3. Get Some Communication: One thing I love about football is hearing good communication. From hard counts. Creative hand signals. Passionate screaming and shouting. It’s like music to my ears. I’ve never been to a practice without it. What’s the purpose of communication? I see guys echoing calls, declaring strengths and weaknesses. Identifying key players. There’s a purpose for all of this. Offensively, you use hand signals to communicate the secret language. You don’t want the opponent pinning their ears back. You want them unprepared.
Our communication is key to edging out our opponent. It’s key in getting ourselves and others lined up. Sadly, we communicate with God with 911 calls. We call upon God when we need Him but forget about Him when things are good. Think about this; if we don’t communicate daily with our Savior, how well do we really know Him and trust Him? Jesus had more on His plate than anyone in history, but He still withdrew to desolate places to pray. He studied His ‘Playbook’ and was in continuous communication with God the Father.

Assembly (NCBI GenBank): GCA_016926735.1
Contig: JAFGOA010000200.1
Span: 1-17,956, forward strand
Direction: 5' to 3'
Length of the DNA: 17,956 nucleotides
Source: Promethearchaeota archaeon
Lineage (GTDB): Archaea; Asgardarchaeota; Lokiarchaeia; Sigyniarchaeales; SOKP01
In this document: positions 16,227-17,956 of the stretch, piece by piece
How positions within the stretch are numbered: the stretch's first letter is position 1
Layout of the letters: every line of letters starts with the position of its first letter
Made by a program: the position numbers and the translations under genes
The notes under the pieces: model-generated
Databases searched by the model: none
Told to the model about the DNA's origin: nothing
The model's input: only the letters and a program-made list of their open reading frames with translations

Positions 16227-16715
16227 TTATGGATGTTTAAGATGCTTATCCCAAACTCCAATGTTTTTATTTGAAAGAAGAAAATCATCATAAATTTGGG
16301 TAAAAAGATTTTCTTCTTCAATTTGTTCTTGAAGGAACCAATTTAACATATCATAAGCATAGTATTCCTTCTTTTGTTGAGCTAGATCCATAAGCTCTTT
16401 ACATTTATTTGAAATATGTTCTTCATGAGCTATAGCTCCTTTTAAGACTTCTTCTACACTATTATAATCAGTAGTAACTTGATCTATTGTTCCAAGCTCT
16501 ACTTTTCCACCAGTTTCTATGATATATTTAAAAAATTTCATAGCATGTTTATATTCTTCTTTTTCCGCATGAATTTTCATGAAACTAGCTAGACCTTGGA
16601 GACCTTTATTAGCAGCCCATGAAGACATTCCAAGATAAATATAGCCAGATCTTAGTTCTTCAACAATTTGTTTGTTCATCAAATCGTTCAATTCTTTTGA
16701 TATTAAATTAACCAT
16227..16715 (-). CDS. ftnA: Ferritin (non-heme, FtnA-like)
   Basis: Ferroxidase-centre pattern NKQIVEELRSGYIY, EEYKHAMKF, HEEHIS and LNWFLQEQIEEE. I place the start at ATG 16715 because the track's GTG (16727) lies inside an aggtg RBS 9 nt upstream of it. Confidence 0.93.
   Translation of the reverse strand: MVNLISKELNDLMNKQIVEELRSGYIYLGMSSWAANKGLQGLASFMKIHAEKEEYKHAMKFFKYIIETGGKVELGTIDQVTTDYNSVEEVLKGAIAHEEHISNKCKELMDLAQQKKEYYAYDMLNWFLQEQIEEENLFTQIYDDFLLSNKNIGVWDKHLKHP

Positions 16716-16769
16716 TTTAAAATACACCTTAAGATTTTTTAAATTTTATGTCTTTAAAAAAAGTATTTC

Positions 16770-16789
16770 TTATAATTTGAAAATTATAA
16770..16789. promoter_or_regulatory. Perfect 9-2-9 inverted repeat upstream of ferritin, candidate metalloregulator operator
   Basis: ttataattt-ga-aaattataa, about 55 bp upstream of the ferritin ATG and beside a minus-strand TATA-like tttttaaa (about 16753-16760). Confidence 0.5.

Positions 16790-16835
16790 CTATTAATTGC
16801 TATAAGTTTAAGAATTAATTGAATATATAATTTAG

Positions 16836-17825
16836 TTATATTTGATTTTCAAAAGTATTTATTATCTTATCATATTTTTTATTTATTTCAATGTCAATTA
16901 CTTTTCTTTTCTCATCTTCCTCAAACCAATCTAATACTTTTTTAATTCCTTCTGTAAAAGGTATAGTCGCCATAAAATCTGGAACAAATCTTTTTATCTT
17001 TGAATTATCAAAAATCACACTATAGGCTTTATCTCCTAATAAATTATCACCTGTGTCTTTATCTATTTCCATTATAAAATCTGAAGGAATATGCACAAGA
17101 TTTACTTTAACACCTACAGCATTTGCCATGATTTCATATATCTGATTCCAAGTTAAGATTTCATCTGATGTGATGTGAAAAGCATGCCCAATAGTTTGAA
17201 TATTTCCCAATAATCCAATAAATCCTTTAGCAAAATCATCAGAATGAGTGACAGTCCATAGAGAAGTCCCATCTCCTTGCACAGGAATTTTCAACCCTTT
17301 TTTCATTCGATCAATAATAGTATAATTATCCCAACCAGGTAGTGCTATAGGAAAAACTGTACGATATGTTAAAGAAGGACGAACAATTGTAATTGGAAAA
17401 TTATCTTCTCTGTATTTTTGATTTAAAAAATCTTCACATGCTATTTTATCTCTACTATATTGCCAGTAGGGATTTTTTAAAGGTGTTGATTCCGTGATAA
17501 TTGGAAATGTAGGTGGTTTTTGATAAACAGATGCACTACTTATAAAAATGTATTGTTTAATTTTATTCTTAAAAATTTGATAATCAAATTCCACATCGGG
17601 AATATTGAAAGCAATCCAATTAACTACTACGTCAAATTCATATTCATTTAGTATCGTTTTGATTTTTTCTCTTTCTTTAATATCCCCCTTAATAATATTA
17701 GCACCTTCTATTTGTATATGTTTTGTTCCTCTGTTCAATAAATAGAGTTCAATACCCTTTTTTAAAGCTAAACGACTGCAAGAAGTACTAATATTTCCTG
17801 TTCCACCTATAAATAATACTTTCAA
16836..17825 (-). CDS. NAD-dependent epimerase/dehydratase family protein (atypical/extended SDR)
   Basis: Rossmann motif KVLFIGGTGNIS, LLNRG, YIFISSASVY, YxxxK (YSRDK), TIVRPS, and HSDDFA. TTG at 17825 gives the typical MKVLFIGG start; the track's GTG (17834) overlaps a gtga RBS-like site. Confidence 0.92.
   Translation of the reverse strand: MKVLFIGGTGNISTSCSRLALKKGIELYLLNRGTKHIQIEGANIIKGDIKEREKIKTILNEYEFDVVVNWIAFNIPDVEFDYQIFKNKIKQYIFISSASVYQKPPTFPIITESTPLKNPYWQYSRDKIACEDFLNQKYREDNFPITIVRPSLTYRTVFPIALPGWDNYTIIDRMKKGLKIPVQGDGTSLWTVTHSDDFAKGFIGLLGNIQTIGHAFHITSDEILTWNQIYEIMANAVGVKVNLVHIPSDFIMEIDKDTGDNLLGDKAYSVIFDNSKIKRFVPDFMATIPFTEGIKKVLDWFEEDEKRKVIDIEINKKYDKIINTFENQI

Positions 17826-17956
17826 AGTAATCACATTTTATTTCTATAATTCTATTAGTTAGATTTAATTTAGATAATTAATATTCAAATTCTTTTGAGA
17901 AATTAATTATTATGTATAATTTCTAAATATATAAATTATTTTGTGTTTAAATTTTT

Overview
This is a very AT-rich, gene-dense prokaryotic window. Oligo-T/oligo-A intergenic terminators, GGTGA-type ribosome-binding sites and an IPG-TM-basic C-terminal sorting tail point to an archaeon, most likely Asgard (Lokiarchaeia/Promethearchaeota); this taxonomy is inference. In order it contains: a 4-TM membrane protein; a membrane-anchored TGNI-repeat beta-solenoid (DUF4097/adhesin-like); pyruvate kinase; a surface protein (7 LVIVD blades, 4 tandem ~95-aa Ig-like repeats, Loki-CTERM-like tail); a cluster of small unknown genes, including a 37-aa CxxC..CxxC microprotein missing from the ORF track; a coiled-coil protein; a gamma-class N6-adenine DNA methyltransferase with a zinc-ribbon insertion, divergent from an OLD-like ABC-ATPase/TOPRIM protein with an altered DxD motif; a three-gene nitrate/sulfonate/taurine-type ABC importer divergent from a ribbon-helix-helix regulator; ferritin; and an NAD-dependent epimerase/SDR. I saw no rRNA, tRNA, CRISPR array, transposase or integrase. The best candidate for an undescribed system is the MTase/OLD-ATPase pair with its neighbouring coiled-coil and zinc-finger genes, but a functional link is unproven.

Someone said that “Faith is to the soul, what life is to the body. Prayer is to faith what breath is to life. How can a man not breathe is past my comprehension, and how can a man believe and not pray is past my comprehension.” Just as kids are challenged to communicate in practice, I challenge you to pray to our Savior and Lord. I challenge you to allow Him to communicate with you through His Playbook.
John Wooden also said, “Stay the course. When thwarted try again: harder: smarter. Persevere relentlessly.” Seasons will require spiritual grit. Along with passion, perseverance, sacrifice, and great effort. Tom Brady came to the end and wasn’t fulfilled. I challenge you all, at the end of the season, no matter the outcome, “look to Jesus, the founder and perfecter of our faith, who for the joy that was set before him endured the cross.” I promise He will fulfill you.
Travis Labhart is one of the co-founders of Grit Ministries. A former football player at Texas A&M and in the NFL, he has a passion for helping coaches be witnesses for Christ.